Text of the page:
1887
Volume 2017, Issue 1
  • ISSN: 0253-8253
  • E-ISSN: 2227-0426

Abstract

Bleeding is the most frequent complication in patients receiving veno-arterial or veno-venous extracorporeal membrane oxygenation (ECMO).1,2 Recombinant activated factor VII (rFVIIa) has been used in these patients with conflicting results. We describe our experience in pediatric patients on ECMO who received rFVIIa for refractory bleeding in whom conventional management was not successful. This conventional management to stop the bleeding included adjustment of anticoagulation medications, substitution of clotting factors and platelets, and exclusion of surgical cause of bleeding.3–6 We reviewed the medical records of all the patients who underwent ECMO in our PICU from January 1999 to July 2014 and received rFVIIa for refractory bleeding. Clinical characteristics, demographics, type of congenital heart disease, surgical correction, bleeding, thrombotic complications, mortality, and rFVIIa dose were documented. Being based on retrospective hospital data, this study is exempt from IRB approval. A total of 123 patients underwent ECMO in our unit since 1999, and five of them received rFVIIa for persistent refractory bleeding during veno-arterial ECMO. All of them had corrective cardiac surgery for congenital defects before installation of ECMO. Bleeding dramatically decreased in four patients (Figure 1), without a major thrombotic event. In one patient, bleeding remained significant and he developed left pulmonary artery thrombosis confirmed by cardiac catheterization, and this patient died. Four patients survived at 48-h after withdrawal from ECMO.Figure 1.  Rate of bleeding in the 3 h prior to the dose of rFVIIa and the 3 h after the dose of rFVIIa.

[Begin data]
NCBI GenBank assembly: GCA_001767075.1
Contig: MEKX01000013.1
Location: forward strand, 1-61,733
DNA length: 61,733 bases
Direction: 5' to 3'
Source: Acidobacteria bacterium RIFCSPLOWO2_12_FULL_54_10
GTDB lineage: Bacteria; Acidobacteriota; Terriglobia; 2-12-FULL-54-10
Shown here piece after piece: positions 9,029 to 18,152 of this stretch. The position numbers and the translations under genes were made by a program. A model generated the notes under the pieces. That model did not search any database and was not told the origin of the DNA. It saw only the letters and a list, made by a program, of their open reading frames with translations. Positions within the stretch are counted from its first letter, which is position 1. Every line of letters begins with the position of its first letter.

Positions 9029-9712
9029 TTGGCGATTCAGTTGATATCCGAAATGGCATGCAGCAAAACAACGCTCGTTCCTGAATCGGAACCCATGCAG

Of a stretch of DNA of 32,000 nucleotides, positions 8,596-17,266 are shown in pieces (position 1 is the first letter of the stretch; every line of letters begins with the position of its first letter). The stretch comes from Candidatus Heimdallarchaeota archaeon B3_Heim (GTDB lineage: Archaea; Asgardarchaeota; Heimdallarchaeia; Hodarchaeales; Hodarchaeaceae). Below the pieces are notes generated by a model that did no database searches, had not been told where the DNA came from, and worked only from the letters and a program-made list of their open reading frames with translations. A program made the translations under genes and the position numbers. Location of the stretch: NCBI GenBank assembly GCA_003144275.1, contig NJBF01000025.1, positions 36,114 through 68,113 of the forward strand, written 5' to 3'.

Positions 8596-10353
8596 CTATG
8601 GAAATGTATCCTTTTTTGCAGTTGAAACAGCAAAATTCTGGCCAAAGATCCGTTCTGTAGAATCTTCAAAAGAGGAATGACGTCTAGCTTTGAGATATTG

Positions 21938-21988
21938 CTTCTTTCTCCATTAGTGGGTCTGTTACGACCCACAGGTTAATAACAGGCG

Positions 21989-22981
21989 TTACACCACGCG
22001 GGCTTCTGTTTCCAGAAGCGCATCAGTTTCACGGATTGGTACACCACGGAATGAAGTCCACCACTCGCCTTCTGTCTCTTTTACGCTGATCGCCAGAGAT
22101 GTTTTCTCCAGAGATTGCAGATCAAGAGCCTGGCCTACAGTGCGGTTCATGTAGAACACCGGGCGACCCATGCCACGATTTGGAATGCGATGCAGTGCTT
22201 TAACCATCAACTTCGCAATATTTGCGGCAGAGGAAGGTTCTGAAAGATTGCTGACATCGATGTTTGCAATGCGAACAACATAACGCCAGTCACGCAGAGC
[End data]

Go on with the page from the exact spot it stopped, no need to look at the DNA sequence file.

rFVIIa use for refractory bleeding in patients on ECMO was efficacious in four out of five patients in stopping bleeding without major thrombotic events. While the use of rFVIIa seems effective, indications for its use, modalities of administration, and precautions to be taken need to be better defined.

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/content/journals/10.5339/qmj.2017.swacelso.69
2017-02-14
2019-08-17
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References

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  • Article Type: Research Article
Keyword(s): bleeding , ECMO and rFVIIa
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